After Myers sends him a message, Klay finds his stroke

After Myers sends him a message, Klay finds his stroke

OAKLAND -- Acutely aware of Klay Thompson’s recent struggles with his shot but with no desire to join the stream of Warriors coaches and teammates encouraging the All-Star guard to keep firing, general manager Bob Myers offered a different message.

“I told him to have fun,” Myers said Sunday night, after Thompson played a key role in the Warriors taking a 132-113 win over the Cavaliers in Game 2 of the NBA Finals at Oracle Arena.

Thompson rediscovered his stroke, scoring 22 points on 8-of-12 shooting, including 4-of-7 beyond the arc. It was only the second time in 14 postseason games that he shot higher than 50 percent, and the only time he was above 60 percent.

Thompson also grabbed seven rebounds and played typically stellar defense, but it was the sight of the ball dropping through the net that delighted the Warriors and made for a warm welcome back for coach Steve Kerr.

“I just felt like he was poised to come out and make some shots tonight, and he did,” said Kerr, who returned to the bench after a six-week absence. “And his defense again was tremendous. He guards so many people out there and he has such a responsibility with Kyrie (Irving) and switching onto LeBron (James), and I thought he was fantastic.”

Thompson missed his first shot, a 3-point attempt, but made the next three, a short jumper, a layup and a free throw -- all in a 19-second span in the first quarter.

“It did feel good to see the ball go in,” he conceded. “More importantly, it felt good to get the win. I think tonight I was just in a good rhythm. It started with getting to the basket early and taking good shots. If I do that, it’ll all even out.”

Thompson entered the game shooting 36.6 percent, the lowest figured among any Warriors player averaging more than 10 minutes a game. That has made him a popular topic of debate throughout the playoffs.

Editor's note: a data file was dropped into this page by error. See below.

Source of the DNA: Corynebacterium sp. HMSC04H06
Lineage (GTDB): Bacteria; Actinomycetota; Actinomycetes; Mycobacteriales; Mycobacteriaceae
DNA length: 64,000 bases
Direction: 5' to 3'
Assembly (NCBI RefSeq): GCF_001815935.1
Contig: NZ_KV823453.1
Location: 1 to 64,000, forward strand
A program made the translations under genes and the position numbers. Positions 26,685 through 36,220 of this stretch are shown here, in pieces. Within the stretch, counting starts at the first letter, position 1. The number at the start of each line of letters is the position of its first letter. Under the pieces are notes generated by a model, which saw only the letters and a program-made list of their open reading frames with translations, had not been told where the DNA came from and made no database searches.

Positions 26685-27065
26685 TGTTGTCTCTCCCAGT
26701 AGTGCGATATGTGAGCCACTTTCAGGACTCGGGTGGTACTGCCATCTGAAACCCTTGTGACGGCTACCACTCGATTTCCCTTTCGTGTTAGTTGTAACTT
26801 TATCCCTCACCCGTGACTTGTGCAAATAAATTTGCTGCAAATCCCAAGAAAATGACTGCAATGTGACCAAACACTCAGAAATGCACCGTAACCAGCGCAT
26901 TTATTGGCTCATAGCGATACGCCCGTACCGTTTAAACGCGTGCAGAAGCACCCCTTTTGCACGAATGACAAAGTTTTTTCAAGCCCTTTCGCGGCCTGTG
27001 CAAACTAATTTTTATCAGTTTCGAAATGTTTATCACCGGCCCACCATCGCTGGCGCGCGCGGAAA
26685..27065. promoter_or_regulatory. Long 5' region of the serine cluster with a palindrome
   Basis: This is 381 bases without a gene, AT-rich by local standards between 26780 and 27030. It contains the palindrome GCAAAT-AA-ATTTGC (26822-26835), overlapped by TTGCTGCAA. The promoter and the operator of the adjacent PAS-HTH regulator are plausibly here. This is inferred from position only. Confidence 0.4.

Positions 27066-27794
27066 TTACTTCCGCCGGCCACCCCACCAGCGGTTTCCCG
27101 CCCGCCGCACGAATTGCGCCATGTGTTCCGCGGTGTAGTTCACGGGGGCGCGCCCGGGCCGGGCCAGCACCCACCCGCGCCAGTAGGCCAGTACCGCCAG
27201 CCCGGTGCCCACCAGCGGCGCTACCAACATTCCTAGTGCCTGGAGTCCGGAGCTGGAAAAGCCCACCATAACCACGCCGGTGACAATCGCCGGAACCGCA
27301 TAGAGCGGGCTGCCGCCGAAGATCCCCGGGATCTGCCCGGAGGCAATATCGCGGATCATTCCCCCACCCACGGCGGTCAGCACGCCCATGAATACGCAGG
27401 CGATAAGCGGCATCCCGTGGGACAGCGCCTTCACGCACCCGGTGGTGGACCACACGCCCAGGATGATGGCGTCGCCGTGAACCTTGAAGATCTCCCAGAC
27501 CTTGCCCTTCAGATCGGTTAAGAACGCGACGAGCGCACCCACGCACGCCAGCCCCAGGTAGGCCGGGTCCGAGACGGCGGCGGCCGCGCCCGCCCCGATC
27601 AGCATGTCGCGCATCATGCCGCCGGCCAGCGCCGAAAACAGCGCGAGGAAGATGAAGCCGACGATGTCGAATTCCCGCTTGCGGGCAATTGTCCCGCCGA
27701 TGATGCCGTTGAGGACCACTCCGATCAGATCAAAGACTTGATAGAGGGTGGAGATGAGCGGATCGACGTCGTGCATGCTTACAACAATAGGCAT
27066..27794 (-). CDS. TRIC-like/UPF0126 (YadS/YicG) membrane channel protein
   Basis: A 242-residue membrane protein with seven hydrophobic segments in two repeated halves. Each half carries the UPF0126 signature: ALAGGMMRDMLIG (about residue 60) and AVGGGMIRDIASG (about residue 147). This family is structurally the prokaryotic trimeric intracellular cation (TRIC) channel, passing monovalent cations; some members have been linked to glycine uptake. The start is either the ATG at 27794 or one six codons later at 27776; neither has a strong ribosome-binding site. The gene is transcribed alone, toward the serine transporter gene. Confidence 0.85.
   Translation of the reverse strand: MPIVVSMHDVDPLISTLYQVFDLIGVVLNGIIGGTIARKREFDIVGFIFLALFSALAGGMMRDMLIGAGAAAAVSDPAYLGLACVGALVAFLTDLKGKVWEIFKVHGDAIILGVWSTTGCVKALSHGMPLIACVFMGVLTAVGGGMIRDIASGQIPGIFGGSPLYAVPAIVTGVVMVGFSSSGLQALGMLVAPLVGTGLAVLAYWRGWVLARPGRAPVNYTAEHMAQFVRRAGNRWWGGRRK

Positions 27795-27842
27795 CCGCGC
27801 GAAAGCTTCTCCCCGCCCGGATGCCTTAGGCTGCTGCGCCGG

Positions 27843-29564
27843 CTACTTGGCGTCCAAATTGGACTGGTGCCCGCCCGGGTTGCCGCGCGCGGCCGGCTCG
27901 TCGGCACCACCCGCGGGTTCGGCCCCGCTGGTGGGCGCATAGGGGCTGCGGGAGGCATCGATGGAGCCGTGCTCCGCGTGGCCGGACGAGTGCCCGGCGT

Thompson insisted he didn’t need to change much regarding his approach, and his teammates and coaches consistently expressed little concern, pointing to his general contributions to the team’s perfect postseason.

“We're never worried about him and his shooting or anything and spotlight that's on that,” Stephen Curry said. “He does so much for us on the defensive end, his presence just on the floor as a threat to shoot even if he doesn't get an attempt up.

“But definitely when he’s making shots, and a lot of timely shots tonight, they were huge. I know he didn't lose confidence in himself, at all, and knew he was helping us win, even though he wasn't shooting the ball well.”

Thompson’s defense has been a key throughout, and his primary assignment in The Finals has been Cavs star Kyrie Irving, who is shooting 40 percent (18-of-45) through the first two games.

It is Thompson’s shooting, though, that provides a different dimension to the Warriors on offense. He gives them a third sharpshooter, and the Cavaliers are short on solid defensive counter options.

He appeared to be enjoying himself.

“Everybody else was telling him to keep shooting,” Myers said. “I figured I’d leave that alone. I said, ‘Have fun.’ It’s supposed to be fun. We all need to tell ourselves that. Yes, it’s intense. Yes, it’s hard, strenuous, challenging. But there should be some part of it that you can use those three letters and have fun.

“I have no idea if that mattered or not, but I didn’t want to say the same thing everybody else was saying.”

Casspi defends his spot on Warriors, explains why he's not worried about being cut


Casspi defends his spot on Warriors, explains why he's not worried about being cut